Now into three seasons, Pose takes us back to 1980s New York City, where large hair and shoulder pads rule above ground, whilst underground it’s all about vogueing, wigs and drag mothers. Grab your coat – we’re going to the ball daaaahling. Category is: amazing TV drama.
For people who haven’t yet got their heads around drag culture, in some ways this ball is pretty similar to your traditional ones – there are dresses, dancing, and people being judgemental. Except here, they’re judging a competitive challenge where drag queens catwalk and dance in high fashion outfits matching the given category. And the competition is as fierce as the queens themselves.
This bright, glitzy and typically Ryan Murphy series takes inspiration from the 1990s documentary Paris is Burning, and follows the mostly black, Latino, transgender and gay people who make up New York’s ball scene. We’re introduced to the ‘house system’ under which many LGBTQ+ people live, choosing their own family ruled by someone they call the House mother. When we enter series, our lead Blanca Rodriguez (played by trans actress MJ Rodriguez), is trying to break away from the House of Abundance, which is ruled by an authoritarian ball legend named Elektra (Dominique Jackson). Blanca commits the ultimate betrayal by creating her own competing house, the House of Evangelista – she goes about sourcing her own troop of misfits, including aspiring classical dancer Damon, who has been kicked out by his disapproving parents, and Angel, a transgender sex worker who is in love with the white, cisgender Stan, who is married and works for Donald Trump.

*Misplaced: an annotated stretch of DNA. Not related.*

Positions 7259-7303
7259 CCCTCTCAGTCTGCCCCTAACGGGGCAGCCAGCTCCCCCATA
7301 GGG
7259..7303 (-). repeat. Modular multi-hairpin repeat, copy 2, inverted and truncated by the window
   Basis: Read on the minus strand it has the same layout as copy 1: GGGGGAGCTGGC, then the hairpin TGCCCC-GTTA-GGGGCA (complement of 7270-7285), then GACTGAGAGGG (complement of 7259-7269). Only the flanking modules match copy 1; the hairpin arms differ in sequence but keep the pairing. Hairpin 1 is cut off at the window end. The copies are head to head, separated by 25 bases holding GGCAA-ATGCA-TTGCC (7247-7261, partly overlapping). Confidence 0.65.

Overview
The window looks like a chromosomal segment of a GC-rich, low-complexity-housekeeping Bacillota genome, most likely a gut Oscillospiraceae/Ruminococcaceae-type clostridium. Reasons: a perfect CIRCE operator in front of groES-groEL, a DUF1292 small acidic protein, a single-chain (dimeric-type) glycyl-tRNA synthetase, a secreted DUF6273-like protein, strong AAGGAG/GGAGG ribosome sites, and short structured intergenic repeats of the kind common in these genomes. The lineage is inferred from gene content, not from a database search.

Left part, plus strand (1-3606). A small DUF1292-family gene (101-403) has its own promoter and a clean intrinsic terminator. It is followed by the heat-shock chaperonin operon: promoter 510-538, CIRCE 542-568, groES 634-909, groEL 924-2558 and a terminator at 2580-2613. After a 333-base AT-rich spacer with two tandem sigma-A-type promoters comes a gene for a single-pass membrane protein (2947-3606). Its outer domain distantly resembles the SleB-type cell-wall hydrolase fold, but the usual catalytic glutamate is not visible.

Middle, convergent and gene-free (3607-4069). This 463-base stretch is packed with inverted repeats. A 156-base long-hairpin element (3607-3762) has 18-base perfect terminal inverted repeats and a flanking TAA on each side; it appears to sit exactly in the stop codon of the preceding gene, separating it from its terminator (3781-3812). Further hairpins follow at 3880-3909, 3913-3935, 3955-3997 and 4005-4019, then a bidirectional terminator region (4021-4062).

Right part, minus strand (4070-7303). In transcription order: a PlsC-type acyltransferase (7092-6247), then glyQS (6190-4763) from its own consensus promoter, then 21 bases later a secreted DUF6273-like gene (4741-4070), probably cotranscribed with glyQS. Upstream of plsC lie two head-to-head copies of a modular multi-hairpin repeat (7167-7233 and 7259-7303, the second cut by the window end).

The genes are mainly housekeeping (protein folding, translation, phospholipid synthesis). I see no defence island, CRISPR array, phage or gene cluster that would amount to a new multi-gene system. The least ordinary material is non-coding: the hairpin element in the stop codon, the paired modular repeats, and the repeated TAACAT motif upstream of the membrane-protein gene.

We hop from the colourful underground network of the LGBTQ+ ran balls to the white male dominated rat race in this thrilling exploration of New York City’s subcultures and their treatment by society. This series treats the culture and its people with respect and love, showing the fun and drama of the ball scene as well as the tragic consequences homophobia, transphobia and of the Aids crisis. And even though it handles these intense and heavy subjects, the show remains an absolute joy to watch, never becoming a lesson or a lecture, instead choosing to celebrate the beauty of this once hidden history.
It does that brilliantly. Murphy made sure that his casting was true to this story, employing a diverse cast and crew of black, Latino, queer and transgender people to create this progressive series. And it clearly pays off, as the show’s three seasons have garnered a huge fan base and won multiple awards including an Emmy.
Writing about season 3 in The Telegraph Marianka Swain calls it “the most melodramatic yet. Featuring screeching tonal shifts, it juxtaposes grim reality – the peak of the Aids epidemic – with a glittering fantasy of found families and fabulous fashion. Inspirational? Yes. Subtle? Good God no.” Of earlier episodes, The Guardian’s Chitra Ramaswamy says she’s “head over heels in love with this show,” which “thrusts a subculture into the mainstream without explanation, justification or a lecture on identity politics.” In Vulture, Matt Zoller Seitz calls Pose “a joyous series about giving love and staying fabulous no matter what life throws at you,” saying its “gallows humor and barbed-wire personality links it to a wider body of audiovisual works dealing with the political and apersonal impact of AIDS, as well as homophobia and class and race divisions within the LGBTQ community that were laid bare by the epidemic.” But The New York Times’s James Poniewozik praises the show, saying its “rough patches are lofted by its vitality and refusal to draw its characters in terms of tragedy,” calling the series “broadly empathetic and nonjudgmental.”
First shown March 2019.